Topic 1: Summations
When I was younger, I always believed that working with problems that looked short and that did not have many scary symbols was easier than dealing with long, complex looking questions. Concepts which especially intimidated me were summations and floor functions. Just by the look of them, they seem s like a mess. However, in reality there are problems in those topics that are very simple!
In summations, often times a concept called telescoping comes into play. Telescoping is when you are able to cancel out most terms in the summation. In summations it is also helpful to sometimes reorganize your problem.
Summations problems come in all different shapes and sizes. The following problem is #14 on the AIME which I spoke about in my previous post.
For each positive integer n, let
. Find the largest value of n for which
is the greatest integer less than or equal to.
Please comment if you have any ideas for creative solutions! I will give hints for this problem in later posts! Have fun with this problem!
Also good luck to all of the girls participating in the Math Prize for Girls next weekend!
Welcome to the wonderful world of mathematics problem solving!
Often times, mathematics problems seem like enormous messes. There are certain questions that we, problem solvers, encounter that do not seem to ever terminate. However, with the knowledge of a few special tricks they fall to pieces and become very elementary. This blog is for people who are interested in messy, difficult-looking, yet very interesting problems. They are not your typical high-school math, “plug and chug” questions. They delve deeper into the concepts that you learn in high-school mathematics. This blog creates an opportunity for you to witness creative solutions and interact with others!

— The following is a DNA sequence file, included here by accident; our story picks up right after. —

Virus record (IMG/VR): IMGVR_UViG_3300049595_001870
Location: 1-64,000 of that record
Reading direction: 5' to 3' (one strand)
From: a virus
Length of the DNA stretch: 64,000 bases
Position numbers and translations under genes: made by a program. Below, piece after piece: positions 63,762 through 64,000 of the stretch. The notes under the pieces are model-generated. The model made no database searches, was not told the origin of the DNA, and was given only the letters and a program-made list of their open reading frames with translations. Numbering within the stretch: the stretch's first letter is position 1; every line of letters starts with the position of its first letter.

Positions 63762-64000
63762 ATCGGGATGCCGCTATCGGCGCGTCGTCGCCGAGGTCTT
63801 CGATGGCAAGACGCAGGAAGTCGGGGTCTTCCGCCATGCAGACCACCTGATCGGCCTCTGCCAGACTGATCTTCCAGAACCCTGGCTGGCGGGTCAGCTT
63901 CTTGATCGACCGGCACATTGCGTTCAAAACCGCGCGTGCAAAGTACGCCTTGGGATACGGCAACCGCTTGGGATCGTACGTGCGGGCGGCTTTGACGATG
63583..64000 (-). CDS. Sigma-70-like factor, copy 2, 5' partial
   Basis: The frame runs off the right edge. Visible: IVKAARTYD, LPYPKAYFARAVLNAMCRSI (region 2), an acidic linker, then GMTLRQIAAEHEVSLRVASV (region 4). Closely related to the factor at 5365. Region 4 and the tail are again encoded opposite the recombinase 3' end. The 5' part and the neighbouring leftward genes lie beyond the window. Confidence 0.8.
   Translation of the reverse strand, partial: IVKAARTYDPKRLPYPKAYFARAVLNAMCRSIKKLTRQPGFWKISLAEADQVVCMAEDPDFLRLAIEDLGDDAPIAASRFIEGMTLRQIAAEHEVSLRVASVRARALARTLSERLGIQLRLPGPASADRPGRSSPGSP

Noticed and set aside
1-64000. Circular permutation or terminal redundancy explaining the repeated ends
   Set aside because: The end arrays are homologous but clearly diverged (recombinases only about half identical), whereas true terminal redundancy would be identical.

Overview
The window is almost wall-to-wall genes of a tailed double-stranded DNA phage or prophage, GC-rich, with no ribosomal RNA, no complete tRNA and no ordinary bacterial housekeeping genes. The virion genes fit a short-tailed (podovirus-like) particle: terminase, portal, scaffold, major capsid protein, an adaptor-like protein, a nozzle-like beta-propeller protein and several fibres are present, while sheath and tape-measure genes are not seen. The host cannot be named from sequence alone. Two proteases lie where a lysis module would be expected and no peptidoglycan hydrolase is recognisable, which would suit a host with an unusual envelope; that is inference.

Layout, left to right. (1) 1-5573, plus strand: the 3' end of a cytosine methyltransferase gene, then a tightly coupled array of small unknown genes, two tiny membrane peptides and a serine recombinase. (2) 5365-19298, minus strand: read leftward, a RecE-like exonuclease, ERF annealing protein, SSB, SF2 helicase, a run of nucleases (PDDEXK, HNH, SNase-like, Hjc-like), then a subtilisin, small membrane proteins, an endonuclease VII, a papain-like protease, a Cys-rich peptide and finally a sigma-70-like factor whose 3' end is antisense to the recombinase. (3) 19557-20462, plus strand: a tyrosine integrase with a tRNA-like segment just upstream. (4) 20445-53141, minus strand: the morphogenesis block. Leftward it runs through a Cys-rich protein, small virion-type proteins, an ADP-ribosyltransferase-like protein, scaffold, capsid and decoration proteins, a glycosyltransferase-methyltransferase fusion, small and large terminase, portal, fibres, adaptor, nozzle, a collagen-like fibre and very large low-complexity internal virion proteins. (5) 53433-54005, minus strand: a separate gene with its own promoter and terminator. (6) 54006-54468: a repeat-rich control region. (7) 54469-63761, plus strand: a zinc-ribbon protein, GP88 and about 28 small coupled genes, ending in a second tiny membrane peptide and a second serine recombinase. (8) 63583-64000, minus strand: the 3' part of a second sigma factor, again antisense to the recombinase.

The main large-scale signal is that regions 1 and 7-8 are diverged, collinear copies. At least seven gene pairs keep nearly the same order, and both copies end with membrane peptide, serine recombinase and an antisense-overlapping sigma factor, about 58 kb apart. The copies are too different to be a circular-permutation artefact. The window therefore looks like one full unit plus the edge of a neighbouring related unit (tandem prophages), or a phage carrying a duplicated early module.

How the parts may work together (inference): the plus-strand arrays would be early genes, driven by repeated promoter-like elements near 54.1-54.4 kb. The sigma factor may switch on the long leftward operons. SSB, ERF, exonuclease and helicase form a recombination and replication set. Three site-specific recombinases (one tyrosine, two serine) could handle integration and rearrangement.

With my personal experience, I have encountered many challenging questions. However, even now I still get discouraged when a problem seems frightening or very messy at first sight. The first time that I took the AIME, question number 14, was a relatively simple problem. However, since it was #14 (out of 15 questions on the AIME contest) and I was still relatively inexperienced, I barely even looked at this problem when I took the contest. The problem seemed challenging with “scary summations”. However, as it turned out, this problem was not bad at all. When I got home, I solved it in about five minutes. Since then, I have been very cautious when it came to “messy-looking” problems because I didn’t want to miss such a chance again.
This blog is for people like me who seek an extension to their mathematics knowledge and the confidence to approach such “scary, messy” problems. I will periodically present tough problems, and explain their solutions showing how the mess turns into a simple, beautiful work of art.
Come join the fun!